President Barack Obama on Tuesday (12 February) called for talks on a far-reaching free trade agreement with the European Union, throwing his weight behind a deal that would encompass half the world's economic output.
"Tonight I am announcing that we will launch talks on a comprehensive Transatlantic Trade and Investment Partnership with the European Union because trade that is free and fair across the Atlantic supports millions of good-paying American jobs," Obama said in his annual State of the Union speech.
The United States and the EU already have the largest economic relationship in the world, and one of the most complicated. A pact would unite the United States, the world's largest economy, with four other countries in the top 10: Germany, France, Britain and Italy.
Faced with slow growth on both sides of the Atlantic and rising competition from China and other emerging economies, the long-time allies in late 2011 began looking at ways to build on their existing relationship.
Last week, EU leaders endorsed trade talks with the United States, putting it at the top of a larger agenda that includes negotiations with Canada and Japan.
The EU recently lifted bans on imports of US live swine and beef washed with lactic acid to help build confidence that it can address US agricultural concerns.
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Leaders of the Senate Finance Committee, in a letter to U.S. Trade Representative Ron Kirk earlier on Tuesday, welcomed those steps but said any agreement must also reduce EU restrictions on genetically modified crops, poultry treated with chlorine washes to kill pathogens and meat from animals fed the growth stimulant ractopamine.
"A strong, comprehensive trade and investment agreement with the EU has the potential to create significant good-paying jobs for Americans," but negotiations will be tough, Representative Dave Camp, the Republican chairman of the House of Representatives Ways and Means Committee, said in a statement welcoming Obama's announcement.
The US Chamber of Commerce, an early proponent of trade talks with the EU, applauded the news and urged swift negotiation of a high-standard pact.
The U.S.-EU talks also are expected to tackle new areas, such as setting rules to govern the free flow of information across borders. That is an increasingly important priority for big US internet companies like Google, Facebook and Amazon but could be hard for EU members France and Germany to accept because of privacy concerns.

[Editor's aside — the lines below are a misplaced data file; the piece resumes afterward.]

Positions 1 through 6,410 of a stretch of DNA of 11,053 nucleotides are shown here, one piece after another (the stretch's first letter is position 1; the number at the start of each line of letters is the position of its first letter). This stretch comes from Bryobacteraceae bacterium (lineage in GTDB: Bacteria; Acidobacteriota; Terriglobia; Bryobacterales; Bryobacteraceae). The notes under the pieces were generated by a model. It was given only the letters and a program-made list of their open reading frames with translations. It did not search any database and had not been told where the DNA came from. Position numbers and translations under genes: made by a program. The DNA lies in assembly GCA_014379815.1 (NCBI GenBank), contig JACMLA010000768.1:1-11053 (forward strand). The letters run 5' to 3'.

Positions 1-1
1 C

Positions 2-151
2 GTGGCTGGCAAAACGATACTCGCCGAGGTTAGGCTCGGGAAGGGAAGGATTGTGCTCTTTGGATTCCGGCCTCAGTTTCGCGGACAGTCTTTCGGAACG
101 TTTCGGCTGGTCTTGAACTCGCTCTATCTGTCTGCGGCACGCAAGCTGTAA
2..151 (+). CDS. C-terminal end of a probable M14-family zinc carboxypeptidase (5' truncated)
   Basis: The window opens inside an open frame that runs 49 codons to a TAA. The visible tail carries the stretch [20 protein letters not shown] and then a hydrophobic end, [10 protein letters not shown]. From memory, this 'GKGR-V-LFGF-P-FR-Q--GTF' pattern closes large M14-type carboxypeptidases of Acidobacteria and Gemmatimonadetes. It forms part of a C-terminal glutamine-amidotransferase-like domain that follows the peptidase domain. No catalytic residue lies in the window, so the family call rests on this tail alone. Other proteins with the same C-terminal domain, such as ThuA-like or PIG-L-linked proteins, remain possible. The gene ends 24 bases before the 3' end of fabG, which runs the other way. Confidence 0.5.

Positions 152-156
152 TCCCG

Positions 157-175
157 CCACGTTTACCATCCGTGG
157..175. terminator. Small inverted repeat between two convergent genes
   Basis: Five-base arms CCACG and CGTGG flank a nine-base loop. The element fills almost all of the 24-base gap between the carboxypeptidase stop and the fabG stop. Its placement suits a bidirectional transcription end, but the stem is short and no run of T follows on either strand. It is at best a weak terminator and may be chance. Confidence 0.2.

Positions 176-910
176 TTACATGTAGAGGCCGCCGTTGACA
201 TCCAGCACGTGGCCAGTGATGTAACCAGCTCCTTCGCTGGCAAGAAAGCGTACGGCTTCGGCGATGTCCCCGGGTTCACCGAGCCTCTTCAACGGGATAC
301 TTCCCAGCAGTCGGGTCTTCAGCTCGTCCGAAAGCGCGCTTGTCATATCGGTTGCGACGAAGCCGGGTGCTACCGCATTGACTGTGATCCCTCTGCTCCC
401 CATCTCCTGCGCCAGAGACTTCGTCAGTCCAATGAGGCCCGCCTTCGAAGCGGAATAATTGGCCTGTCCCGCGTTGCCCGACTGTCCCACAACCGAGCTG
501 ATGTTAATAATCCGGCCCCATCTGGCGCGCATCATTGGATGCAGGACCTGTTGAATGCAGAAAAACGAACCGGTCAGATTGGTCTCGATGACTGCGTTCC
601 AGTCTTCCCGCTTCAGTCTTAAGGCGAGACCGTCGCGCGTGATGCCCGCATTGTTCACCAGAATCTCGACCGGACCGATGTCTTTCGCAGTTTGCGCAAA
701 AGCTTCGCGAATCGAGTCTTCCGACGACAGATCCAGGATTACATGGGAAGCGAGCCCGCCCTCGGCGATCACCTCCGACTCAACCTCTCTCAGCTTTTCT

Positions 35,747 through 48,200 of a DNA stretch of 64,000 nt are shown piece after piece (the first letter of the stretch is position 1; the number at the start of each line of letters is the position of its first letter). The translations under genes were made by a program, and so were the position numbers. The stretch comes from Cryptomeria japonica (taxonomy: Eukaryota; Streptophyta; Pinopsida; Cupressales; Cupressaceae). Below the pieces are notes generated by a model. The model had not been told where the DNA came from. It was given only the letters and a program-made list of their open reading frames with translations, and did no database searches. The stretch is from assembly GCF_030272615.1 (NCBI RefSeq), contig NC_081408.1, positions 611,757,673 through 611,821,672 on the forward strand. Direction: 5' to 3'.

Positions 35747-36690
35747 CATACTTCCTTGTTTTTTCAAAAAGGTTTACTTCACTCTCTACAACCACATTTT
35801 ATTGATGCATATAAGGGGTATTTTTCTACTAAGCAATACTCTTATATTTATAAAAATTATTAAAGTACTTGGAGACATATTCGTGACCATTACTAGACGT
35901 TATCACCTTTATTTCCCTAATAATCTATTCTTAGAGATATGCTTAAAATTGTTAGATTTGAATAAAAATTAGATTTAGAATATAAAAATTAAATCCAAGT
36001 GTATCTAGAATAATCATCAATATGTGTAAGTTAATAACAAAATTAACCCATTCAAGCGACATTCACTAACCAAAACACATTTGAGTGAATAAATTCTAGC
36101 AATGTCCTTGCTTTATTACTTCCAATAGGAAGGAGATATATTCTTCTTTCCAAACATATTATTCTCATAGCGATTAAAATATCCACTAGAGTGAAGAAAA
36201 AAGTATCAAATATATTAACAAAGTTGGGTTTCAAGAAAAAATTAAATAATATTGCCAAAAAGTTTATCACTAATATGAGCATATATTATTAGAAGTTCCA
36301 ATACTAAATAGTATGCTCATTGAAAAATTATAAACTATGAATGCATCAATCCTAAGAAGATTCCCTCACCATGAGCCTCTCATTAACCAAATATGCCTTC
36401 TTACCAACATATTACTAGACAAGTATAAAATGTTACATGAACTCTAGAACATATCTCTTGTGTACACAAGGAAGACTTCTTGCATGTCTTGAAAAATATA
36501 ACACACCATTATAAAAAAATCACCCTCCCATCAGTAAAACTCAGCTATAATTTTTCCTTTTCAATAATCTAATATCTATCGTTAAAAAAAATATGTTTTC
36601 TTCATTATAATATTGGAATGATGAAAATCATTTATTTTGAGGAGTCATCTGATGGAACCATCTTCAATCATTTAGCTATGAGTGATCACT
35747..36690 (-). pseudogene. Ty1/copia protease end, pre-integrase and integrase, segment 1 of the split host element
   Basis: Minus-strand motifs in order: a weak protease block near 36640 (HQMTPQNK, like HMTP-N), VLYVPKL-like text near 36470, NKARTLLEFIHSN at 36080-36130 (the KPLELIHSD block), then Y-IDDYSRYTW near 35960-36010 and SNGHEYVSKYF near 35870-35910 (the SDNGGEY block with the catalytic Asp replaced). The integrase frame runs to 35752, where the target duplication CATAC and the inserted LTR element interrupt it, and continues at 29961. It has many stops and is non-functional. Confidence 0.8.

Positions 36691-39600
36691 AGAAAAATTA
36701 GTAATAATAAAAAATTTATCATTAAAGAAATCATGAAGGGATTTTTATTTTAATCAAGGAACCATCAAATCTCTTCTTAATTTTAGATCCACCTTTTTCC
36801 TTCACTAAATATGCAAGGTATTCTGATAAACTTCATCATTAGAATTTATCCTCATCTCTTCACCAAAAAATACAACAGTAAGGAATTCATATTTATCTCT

BUSINESSEUROPE President Jürgen R. Thumann commented on Obama's speech:
"BUSINESSEUROPE is pleased by the strong political support President Barack Obama gave to the launch of EU-US trade and investment negotiations in his State of the Union Address. An agreement will significantly boost economic growth on both sides of the Atlantic, strengthen the competitiveness of our main industries and restore transatlantic leadership in trade."
British Prime Minister David Cameron said:
"It's great that President Obama has set out his determination to agree a trade deal between the EU and the United States.
"We discussed this issue on Monday and we are both committed to launching negotiations this year. A deal will create jobs on both sides of the Atlantic and make our countries more prosperous.
Breaking down the remaining trade barriers and securing a comprehensive deal will require hard work and bold decisions on both sides. But I am determined to use my chairmanship of the G8 to help achieve this and to help European and American businesses succeed in the global race."
The Irish Minister for Foreign Affairs & Trade, Eamon Gilmore said in a statement:
"Securing a negotiating mandate for a comprehensive free-trade agreement with the United States was a top priority for the Government when we established the jobs and growth agenda for the Irish Presidency of the EU.
Coming on the back of last week’s agreement on the Multi-annual Financial Framework, where the EU made significant progress on its own governance, this now opens up enormous untapped potential for a new phase in Europe’s economic relations with the US.
I anticipate that these negotiations will begin during the Irish Presidency, and we will of course make the most of Ireland’s close relationship with the US to get talks off to a good start.
I look forward to engaging in constructive dialogue with our US colleagues as we begin working on this together.”
Two-way goods trade between the United States and the EU now totals more than $600 billion, or €447 billion, annually. Services trade, including sales by majority-owned U.S. or EU companies in each other's market, adds about $1.2 billion.
American companies have invested around €1.4 trillion in production, distribution and other operations in the EU, far more than in China or anywhere else in the world. EU companies have invested about €1.2 trillion in the United States.
Since most tariffs between the United States and the EU are already low, reducing regulatory barriers to trade in areas like agriculture and chemicals is expected to be the most challenging aspect of the talks.
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